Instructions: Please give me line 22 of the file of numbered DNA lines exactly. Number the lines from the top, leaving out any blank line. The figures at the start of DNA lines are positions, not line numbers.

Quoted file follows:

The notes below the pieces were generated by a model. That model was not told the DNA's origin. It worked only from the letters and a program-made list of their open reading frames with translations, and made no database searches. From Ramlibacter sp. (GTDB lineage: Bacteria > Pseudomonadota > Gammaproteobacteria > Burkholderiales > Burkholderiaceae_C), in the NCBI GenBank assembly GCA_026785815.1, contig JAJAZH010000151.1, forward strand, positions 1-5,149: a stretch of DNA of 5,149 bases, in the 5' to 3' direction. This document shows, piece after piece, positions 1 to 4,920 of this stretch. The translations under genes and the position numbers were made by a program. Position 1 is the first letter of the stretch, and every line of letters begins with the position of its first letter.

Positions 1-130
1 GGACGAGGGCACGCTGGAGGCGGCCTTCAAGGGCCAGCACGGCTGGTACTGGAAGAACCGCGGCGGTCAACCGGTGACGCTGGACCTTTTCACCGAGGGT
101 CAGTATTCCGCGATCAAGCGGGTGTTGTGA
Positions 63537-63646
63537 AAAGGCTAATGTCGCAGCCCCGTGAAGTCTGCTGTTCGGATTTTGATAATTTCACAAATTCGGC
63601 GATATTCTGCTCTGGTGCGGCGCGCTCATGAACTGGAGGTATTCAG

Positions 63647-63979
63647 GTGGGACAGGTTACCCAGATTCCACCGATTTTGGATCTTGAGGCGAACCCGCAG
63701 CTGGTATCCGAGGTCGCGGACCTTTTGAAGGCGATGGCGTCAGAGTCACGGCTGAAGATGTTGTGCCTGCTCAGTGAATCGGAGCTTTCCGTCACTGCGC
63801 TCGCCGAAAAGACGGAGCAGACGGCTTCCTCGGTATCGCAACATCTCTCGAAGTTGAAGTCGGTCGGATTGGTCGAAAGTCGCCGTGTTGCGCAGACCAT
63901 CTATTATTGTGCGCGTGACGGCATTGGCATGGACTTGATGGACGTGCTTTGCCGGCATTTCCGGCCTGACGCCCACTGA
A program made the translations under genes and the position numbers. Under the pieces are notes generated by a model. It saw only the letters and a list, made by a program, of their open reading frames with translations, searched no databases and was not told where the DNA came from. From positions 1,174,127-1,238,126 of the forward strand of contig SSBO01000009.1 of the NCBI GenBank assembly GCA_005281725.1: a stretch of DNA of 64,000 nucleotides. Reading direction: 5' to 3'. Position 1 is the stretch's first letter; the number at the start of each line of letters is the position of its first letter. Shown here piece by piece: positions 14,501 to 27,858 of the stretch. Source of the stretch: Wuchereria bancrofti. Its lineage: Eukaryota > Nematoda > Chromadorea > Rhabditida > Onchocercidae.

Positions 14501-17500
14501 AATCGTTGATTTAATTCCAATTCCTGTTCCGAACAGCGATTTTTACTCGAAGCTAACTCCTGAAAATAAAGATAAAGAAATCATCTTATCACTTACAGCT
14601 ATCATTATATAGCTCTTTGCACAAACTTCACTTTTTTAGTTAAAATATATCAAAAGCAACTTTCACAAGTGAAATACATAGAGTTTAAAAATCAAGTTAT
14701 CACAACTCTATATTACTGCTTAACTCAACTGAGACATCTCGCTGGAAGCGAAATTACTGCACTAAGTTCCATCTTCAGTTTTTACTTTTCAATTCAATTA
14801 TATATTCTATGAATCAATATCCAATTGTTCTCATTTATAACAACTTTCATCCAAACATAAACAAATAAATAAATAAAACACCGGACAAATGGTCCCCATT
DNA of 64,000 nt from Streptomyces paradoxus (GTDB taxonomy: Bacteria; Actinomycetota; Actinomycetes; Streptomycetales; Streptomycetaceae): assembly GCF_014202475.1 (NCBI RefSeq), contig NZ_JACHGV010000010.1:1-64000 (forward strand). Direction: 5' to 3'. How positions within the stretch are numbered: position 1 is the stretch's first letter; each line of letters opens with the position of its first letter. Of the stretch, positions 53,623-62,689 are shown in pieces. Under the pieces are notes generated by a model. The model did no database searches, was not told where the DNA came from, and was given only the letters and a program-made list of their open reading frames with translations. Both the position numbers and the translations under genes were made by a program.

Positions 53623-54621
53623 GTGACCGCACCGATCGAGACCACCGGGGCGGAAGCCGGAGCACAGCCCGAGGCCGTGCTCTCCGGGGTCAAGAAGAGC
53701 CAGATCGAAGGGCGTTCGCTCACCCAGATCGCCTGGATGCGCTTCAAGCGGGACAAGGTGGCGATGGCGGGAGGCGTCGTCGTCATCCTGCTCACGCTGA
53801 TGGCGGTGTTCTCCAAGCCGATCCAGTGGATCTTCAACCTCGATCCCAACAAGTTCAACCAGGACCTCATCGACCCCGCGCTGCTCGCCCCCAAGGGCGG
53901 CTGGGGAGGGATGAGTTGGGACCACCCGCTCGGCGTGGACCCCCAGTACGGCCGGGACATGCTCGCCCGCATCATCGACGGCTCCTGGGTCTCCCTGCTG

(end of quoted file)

53701 CAGATCGAAGGGCGTTCGCTCACCCAGATCGCCTGGATGCGCTTCAAGCGGGACAAGGTGGCGATGGCGGGAGGCGTCGTCGTCATCCTGCTCACGCTGA